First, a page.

“So, whether you eat, or drink, or whatever you do, do all to the glory of God.”
-1 Corinthians 10:31

This will be our premise. Whatever we do, we must do to the glory of God. What does this mean? What are the implications of such a charge?

One of the biggest problems in modern Evangelicalism is the lack of a consistent, coherent worldview. People float through life thinking that nothing is connected to anything else and that very little that we do actually has consequences. Take, for example, yoga. Imagine that you, as an American Christian, were doing yoga without a thought in the world as to whether or not you should be doing so. “It’s just yoga,” you think as you contort your body in all sorts of different directions, “What’s the harm?”

In walks a young Indian man, who has grown up a committed Hindu. He now sees a Christian partaking in a Hindu practice and assumes that Christians accept Hinduism as a legitimate form of religion. Is this an extreme example? Maybe. But, it isn’t implausible, and that is my worry. In America we think too small. We think in particulars rather than systems. We think that it isn’t inconsistent to practice yoga while professing Christ because we don’t question the roots of yoga. We don’t much think about the roots of anything. That is something I intend to change. In order to be consistent Christians, we must have consistent worldviews.

We’ll be discussing four, foundational questions that determine how we view the world and its contents.

1. Where did we come from? Genesis 1:1
2. What went wrong? Genesis 3:6-7
3. How do we fix it? Romans 5:8-9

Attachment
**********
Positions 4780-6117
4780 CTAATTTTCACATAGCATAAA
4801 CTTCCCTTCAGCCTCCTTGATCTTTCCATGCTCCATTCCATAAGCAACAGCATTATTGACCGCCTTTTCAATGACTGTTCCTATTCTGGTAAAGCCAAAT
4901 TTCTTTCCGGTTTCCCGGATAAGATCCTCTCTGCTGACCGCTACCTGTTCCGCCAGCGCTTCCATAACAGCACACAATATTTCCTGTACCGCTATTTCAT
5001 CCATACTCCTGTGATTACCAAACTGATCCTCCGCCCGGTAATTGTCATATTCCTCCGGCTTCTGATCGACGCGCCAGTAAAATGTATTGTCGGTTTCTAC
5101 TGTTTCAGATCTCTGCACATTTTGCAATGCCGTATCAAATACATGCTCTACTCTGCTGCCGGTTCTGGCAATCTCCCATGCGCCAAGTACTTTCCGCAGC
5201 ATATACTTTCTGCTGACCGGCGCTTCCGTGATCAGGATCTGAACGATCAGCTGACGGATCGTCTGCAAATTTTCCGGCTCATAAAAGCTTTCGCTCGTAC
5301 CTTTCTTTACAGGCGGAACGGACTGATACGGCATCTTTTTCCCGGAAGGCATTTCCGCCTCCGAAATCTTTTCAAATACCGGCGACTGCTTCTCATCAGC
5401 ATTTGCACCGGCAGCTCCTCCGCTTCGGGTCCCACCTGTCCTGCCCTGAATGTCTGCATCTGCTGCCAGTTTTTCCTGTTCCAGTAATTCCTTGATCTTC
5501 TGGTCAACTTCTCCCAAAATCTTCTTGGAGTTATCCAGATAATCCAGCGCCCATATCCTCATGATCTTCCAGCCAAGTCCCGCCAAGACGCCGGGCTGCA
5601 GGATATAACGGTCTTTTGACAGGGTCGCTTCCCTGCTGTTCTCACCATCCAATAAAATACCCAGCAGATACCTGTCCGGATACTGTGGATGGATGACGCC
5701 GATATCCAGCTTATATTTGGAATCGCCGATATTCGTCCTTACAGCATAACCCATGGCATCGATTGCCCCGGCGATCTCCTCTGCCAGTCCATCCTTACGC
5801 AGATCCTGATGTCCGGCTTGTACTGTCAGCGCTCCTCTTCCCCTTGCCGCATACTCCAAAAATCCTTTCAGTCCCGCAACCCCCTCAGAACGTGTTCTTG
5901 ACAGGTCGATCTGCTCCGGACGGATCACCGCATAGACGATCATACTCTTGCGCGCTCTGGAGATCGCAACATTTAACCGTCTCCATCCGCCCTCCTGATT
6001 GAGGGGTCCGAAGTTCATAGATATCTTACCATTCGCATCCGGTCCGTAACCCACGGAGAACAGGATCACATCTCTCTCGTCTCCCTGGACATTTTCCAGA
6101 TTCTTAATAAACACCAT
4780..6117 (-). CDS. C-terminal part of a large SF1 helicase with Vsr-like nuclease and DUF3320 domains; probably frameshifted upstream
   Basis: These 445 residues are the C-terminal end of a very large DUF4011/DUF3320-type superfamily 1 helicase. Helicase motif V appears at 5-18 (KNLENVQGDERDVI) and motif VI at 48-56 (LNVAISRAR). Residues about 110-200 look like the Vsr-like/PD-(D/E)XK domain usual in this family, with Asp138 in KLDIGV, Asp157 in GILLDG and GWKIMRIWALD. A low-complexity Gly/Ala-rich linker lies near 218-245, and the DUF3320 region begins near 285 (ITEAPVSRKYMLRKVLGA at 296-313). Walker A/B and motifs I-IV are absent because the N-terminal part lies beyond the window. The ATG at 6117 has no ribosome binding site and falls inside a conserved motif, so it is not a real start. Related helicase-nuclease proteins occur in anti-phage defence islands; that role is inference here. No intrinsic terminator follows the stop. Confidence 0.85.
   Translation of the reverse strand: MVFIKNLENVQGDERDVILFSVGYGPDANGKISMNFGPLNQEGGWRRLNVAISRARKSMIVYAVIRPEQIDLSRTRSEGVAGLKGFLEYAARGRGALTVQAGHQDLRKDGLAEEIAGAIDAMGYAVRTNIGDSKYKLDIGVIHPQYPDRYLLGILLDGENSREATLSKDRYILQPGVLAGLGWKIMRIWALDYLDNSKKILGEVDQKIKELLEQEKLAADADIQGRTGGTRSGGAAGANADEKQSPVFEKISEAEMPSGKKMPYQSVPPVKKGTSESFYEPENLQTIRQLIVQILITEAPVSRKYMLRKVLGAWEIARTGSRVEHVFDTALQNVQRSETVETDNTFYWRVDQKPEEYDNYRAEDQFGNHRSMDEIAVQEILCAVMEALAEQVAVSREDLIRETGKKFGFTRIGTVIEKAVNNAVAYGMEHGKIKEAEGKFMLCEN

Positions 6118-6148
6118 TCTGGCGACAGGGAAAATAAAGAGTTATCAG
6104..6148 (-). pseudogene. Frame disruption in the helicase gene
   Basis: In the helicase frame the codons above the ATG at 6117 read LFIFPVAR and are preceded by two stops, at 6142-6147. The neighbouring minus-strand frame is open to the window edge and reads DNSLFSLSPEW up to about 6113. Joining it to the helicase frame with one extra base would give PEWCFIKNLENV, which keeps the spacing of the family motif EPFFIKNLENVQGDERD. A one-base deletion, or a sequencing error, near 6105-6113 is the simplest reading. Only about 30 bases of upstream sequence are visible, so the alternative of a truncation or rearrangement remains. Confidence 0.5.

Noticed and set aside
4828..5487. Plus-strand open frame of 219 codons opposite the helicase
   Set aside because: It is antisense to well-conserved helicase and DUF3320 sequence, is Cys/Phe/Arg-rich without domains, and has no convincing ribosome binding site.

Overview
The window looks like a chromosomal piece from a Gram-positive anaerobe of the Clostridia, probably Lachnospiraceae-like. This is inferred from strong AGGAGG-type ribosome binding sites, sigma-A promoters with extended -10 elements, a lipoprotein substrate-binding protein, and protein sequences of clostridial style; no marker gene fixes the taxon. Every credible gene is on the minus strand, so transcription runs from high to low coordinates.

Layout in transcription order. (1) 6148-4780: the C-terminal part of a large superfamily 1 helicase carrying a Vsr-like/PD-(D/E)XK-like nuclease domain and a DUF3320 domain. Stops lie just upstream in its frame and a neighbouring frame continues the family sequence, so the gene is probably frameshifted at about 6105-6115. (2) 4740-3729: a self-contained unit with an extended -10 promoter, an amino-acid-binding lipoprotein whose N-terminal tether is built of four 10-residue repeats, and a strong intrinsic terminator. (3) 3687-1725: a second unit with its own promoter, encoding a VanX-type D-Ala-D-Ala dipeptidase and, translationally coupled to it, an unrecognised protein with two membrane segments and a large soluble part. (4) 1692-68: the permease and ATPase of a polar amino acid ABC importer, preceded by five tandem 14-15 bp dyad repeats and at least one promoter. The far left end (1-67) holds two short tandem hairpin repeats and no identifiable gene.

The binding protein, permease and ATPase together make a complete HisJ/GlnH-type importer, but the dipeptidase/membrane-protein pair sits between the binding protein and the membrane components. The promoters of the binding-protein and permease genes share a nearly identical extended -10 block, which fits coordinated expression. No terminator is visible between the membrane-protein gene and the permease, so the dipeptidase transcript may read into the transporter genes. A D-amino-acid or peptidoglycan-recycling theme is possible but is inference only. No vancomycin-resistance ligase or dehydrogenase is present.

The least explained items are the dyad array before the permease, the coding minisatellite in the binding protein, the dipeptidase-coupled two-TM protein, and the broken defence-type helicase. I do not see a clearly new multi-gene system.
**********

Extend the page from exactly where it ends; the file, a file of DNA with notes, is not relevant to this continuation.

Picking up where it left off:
4. Where are we headed? Revelation 21:1-7

First, where did we come from? That is, how did this thing start?

“In the beginning, God created the heavens and the earth.” -Genesis 1:1

I know what you’re thinking. You’re thinking that this is a given. That this is so elementary it’s scarcely useful, but let’s examine some of the implications of this text.

1. If God created the heavens and the earth, he has a right to govern it as He sees fit.
2. God is eternal and all-powerful.

Let’s look at these implications, shall we? God, because He created the heavens and the earth, and there is nothing outside the realm of his control, is perfectly and completely sovereign in every way. You may ask, “But, what about the rapes or the murders? Surely, God cannot have control over those things, can He?” But tell me, which is a more frightful thought: that God wanted a murderer to stop, yet couldn’t make him, or that God purposed that murder to accomplish his glorious purpose, though we cannot see why?

Because we see God’s sovereignty in this way, and because of the way the Scripture is laid out before us, we know that God is eternal and all-powerful, or omnipotent. “In the beginning, God…” implies God was before the beginning. That being the case, there is nothing in creation to limit His power. God has always been God, and He was always without end or beginning. Moreover, we see that God is omnipotent in the fact that there was nothing outside of His creation. In fact, God created ex nihilo, from nothing. His power is so great that he commands things that are not to exist, and they obey!
The most important piece of the laying of a foundation for a worldview is complete. We now have our presuppostion in place. We see that all things hinge on God’s eternal power, and that our very being only exists in and through him. I leave you with this, that God’s creation is always proclaiming the Creator, to whom it belongs. Herein does the glory of God lie in answering the question “where do we come from?”, in order to have a solid worldview. We’ll discuss the second question at a later date.

Soli Deo Gloria!